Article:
Even if you have lived a long, healthy and active life, eventually your overall health may begin to deteriorate. If you develop Alzheimer’s, dementia or another memory condition, you may lack the mental capacity to make your own health care decisions. Fortunately, North Carolina law allows you to designate a health care power of attorney to do the job for you. 

If you have children, other family members and friends, there may be some dispute about whom you name as your health care POA. Ultimately, provided you choose someone who you are not paying to care for your health, the decision is yours to make. Here are some suggestions for choosing the best health care agent. 

Verify medical knowledge 

State law prohibits you from naming a for-pay health care provider as your POA. While you may designate a different doctor, nurse or healthcare professional, you probably want to pick a trusted friend or family member. Whoever it is, you should make certain the individual you elect knows about your medical situation. After all, he or she may need to determine which treatment option is best for you.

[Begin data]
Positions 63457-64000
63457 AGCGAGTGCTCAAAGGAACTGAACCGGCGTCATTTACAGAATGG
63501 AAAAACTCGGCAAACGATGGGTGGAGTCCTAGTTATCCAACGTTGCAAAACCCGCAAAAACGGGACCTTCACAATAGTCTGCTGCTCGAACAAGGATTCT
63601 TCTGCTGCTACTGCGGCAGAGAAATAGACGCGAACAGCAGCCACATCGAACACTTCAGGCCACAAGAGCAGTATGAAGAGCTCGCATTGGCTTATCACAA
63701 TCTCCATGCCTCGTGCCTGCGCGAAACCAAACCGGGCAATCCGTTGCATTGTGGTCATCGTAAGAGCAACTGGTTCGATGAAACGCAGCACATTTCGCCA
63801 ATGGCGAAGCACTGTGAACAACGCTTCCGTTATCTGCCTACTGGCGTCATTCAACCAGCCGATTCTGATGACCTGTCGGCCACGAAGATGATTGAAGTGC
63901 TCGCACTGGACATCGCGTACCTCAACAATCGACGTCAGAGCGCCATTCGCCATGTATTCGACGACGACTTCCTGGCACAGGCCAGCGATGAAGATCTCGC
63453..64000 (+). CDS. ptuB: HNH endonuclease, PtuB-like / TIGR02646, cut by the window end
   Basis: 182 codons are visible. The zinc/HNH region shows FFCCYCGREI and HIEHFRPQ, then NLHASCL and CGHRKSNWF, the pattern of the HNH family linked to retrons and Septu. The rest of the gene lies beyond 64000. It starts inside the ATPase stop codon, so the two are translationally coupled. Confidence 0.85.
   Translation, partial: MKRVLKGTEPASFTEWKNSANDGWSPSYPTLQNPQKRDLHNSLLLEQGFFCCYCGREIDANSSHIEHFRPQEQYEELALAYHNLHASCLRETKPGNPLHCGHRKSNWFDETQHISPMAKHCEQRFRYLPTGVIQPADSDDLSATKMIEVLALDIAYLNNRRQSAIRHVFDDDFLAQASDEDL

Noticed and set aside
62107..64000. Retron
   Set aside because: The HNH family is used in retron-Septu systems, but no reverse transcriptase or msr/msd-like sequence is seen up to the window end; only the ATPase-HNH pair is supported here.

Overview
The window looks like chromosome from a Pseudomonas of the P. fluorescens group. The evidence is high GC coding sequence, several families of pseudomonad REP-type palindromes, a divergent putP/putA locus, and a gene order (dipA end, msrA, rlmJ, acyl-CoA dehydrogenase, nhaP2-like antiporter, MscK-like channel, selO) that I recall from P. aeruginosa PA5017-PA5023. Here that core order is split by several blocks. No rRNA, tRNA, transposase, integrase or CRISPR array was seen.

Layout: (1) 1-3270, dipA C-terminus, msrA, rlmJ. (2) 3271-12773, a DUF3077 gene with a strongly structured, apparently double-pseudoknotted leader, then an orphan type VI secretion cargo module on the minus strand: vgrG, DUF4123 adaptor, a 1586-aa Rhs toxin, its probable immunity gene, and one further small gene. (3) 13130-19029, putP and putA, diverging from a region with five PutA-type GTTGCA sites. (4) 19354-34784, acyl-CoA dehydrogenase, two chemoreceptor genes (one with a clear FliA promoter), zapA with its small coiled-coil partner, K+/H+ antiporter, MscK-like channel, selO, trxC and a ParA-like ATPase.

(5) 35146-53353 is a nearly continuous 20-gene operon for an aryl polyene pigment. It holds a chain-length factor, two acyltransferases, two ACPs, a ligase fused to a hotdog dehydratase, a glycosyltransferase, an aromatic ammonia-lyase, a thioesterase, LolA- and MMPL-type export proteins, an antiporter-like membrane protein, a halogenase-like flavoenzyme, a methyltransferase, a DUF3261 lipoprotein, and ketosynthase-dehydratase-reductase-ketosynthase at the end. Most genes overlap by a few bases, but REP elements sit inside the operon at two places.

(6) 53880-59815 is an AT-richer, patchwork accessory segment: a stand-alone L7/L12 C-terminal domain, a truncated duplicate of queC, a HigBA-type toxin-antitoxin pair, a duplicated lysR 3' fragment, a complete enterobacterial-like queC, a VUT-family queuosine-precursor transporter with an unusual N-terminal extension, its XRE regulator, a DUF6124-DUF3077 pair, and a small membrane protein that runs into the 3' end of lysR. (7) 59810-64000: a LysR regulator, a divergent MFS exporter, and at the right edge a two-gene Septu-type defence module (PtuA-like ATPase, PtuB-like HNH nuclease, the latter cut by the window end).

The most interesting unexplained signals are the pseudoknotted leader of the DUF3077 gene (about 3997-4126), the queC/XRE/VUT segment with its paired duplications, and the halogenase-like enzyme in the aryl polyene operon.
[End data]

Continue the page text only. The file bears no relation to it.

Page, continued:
Talk about your wishes 

Modern medicine provides a number of ways to potentially extend a person’s life. Still, not every medical procedure may appeal to you. When naming a health care POA, be sure the person both understands your wishes and is comfortable advocating for them. 

Discuss conflict resolution 

Your medical team, family members, friends and others may disagree about which course of action is right for you. As such, your health care POA may have to manage conflict. He or she may also have to make unpopular decisions. Accordingly, try to find a health care POA who puts your desires ahead of the wishes of other interested parties. 

Planning for end-of-life care can be distressing. Still, you want to choose an agent before you become incapacitated. While you may eventually lose control of your mental faculties, you can keep control over your medical decisions by naming the best possible health care POA.